This Is This
by John Taylor

Source - Issue 29 - Winter - 2001 - Click for Contents

Issue 29 Winter 2001
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My friend Dr Death – named for his diligence in gathering representations of war – confessed that he had been unable to collect the newspapers from 12 September onwards. He had bought his daily Guardian, but had not been able to study it closely. I confessed to buying all the papers for that week, as my collecting habits extend to all types of catastrophe in photographs. Though we are both squeamish and only look at pictures, I am a greater ghoul than he.

Nonetheless I attend the lowest (armchair) class in the tourism of death. I have already collected numerous examples of photographs that were taken moments before death, or at the moment of death, or after death. Some of them are gruesome, most are not; almost none are medical or forensic in their detail. Some are less affecting, emotionally, than photographs of grief. I realise that picture agencies and picture editors protect me from the worst sights. I expect photojournalism to disturb me, incidentally to satisfy a morbid curiosity and perhaps (rarely) to politicise me. I do not expect it to induce Post Traumatic Stress syndrome.

Any event can be turned into a story and squeezed into a newspaper. Journalists can take many angles to make the narrative, all with photographic support. These include ‘The Politicians Act’. ‘The Hunt is On’. ‘The People Speak’. ‘Heroes’, ‘Survivors’, ‘Victims’. ‘The Bitter Deaths of the Youngest/Bravest/Most Famous/Most Promising’. ‘Mourning’. ‘Unity’. ‘Retaliation’.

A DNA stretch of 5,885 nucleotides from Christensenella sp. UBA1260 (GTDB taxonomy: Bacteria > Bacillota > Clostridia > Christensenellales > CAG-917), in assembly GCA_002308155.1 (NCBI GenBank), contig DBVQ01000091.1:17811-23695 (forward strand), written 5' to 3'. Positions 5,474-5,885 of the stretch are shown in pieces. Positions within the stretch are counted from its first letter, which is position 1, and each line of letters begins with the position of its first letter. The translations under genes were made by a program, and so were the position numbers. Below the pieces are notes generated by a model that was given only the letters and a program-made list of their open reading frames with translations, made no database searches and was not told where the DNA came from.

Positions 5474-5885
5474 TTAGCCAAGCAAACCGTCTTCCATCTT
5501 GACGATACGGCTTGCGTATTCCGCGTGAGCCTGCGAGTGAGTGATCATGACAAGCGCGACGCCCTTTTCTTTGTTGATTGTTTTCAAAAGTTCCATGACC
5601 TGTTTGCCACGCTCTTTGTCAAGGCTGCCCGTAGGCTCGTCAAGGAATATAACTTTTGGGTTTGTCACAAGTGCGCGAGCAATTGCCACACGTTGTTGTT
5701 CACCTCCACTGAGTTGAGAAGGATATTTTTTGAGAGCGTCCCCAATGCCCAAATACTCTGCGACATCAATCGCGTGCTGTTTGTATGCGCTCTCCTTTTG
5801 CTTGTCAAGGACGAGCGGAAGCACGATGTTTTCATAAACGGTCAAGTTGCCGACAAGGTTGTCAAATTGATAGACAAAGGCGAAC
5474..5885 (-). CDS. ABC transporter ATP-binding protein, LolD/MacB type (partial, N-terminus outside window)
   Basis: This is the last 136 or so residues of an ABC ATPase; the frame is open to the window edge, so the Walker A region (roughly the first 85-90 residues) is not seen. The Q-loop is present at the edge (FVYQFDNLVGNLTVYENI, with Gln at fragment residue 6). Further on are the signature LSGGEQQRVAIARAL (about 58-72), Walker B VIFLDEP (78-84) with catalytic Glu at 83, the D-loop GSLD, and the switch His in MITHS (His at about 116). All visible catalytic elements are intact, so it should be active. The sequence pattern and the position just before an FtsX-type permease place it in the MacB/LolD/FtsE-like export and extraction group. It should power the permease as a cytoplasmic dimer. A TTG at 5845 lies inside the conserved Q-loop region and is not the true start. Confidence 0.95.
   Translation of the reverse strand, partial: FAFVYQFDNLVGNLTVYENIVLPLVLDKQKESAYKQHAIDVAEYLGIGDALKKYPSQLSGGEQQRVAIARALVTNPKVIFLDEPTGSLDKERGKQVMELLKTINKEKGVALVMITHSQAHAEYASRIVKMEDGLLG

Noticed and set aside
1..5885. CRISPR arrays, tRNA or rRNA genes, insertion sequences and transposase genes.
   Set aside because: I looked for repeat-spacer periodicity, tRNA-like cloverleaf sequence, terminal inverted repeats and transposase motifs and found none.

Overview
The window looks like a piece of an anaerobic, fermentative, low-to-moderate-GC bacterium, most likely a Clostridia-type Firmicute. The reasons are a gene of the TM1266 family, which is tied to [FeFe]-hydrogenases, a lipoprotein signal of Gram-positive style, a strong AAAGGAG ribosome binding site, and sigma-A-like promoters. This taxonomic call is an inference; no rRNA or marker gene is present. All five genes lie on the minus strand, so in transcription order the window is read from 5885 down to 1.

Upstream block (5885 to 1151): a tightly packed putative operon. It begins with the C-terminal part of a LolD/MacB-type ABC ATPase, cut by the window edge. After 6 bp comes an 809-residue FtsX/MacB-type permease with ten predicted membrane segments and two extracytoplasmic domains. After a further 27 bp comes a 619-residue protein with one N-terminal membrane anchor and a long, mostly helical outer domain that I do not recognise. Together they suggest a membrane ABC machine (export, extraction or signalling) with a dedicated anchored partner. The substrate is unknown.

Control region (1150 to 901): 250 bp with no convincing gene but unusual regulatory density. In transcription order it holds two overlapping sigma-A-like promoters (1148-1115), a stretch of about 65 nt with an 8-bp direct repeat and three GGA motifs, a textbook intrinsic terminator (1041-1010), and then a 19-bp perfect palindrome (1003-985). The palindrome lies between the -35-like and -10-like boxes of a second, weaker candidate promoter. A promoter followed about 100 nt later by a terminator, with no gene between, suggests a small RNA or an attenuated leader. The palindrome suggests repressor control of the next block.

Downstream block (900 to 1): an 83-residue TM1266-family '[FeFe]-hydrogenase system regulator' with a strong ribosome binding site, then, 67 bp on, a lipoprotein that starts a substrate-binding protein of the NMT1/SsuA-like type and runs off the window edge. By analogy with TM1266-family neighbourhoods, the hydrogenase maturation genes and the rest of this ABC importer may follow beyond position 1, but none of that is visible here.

Occasionally, news photographs of terrible events may be beautiful. Speaking about the collapsed towers in New York, one British photojournalist remarked (in a radio interview) that he could not help noticing the lovely effect of sunlight filtering through the debris – but then he was born into a culture that invented the Sublime. There is already plenty of talk of Fine Art in the aftermath, and some of the existing photographs have already given aesthetic pleasure. This ‘art‘ response is as normal as curiosity, and neither is to be condemned. Similarly, the fact that Newsnight gave five-minutes-of-fame to semiologists talking about American icons is not surprising or in bad taste. Nor is the measurable decline in news value of the attack on the Pentagon and the flight brought down in Pennsylvania. These attacks were either not so well covered by photographers or were, perhaps, more strictly censored. They were smaller in size; their intent was less fully realised. Given that news value derives from stories that are the-same-but-worse, it is unsurprising that the attack on the World Trade Centre has most of it.